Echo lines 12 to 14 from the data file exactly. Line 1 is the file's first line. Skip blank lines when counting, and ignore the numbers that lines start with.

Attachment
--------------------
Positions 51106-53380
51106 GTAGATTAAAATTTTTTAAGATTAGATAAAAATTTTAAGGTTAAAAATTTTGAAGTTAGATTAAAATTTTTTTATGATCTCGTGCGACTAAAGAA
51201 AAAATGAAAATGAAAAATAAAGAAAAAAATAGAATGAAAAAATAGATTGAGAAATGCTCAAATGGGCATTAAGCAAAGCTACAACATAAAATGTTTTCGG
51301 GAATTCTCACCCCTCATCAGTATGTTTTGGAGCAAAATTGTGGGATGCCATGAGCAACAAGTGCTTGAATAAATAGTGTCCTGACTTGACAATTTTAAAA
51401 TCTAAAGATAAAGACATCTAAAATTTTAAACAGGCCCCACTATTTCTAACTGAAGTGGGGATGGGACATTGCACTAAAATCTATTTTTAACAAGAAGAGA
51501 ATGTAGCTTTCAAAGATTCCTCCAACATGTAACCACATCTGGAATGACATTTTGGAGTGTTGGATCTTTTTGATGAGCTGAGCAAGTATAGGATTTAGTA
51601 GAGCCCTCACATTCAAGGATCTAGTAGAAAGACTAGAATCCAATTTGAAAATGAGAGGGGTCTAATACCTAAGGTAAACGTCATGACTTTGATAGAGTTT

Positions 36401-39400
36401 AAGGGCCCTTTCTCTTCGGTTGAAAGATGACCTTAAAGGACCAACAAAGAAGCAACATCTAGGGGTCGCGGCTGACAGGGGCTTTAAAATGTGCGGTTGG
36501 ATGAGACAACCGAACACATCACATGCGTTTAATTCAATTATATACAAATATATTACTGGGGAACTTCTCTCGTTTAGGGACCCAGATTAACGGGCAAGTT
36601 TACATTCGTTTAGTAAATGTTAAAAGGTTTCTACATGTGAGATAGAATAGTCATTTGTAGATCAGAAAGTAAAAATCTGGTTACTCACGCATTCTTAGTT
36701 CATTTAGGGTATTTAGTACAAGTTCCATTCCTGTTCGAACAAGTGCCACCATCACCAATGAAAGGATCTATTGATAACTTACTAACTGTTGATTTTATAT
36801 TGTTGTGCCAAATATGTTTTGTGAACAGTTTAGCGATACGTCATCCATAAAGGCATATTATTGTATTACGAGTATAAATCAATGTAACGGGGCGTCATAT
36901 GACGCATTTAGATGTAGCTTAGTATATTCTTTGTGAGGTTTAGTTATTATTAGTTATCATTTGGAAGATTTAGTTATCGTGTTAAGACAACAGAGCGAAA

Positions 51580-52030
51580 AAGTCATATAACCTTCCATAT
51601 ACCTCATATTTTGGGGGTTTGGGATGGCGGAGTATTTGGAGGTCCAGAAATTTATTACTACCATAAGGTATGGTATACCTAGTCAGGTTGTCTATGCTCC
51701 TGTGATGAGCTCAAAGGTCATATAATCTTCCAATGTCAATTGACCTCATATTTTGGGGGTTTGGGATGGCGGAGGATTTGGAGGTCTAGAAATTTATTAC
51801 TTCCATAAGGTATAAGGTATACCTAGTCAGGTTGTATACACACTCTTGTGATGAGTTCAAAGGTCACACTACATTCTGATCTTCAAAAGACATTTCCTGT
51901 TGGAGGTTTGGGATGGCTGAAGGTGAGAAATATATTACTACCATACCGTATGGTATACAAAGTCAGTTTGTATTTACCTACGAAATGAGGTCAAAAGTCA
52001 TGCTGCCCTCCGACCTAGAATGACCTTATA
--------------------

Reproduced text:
36701 CATTTAGGGTATTTAGTACAAGTTCCATTCCTGTTCGAACAAGTGCCACCATCACCAATGAAAGGATCTATTGATAACTTACTAACTGTTGATTTTATAT
36801 TGTTGTGCCAAATATGTTTTGTGAACAGTTTAGCGATACGTCATCCATAAAGGCATATTATTGTATTACGAGTATAAATCAATGTAACGGGGCGTCATAT
36901 GACGCATTTAGATGTAGCTTAGTATATTCTTTGTGAGGTTTAGTTATTATTAGTTATCATTTGGAAGATTTAGTTATCGTGTTAAGACAACAGAGCGAAA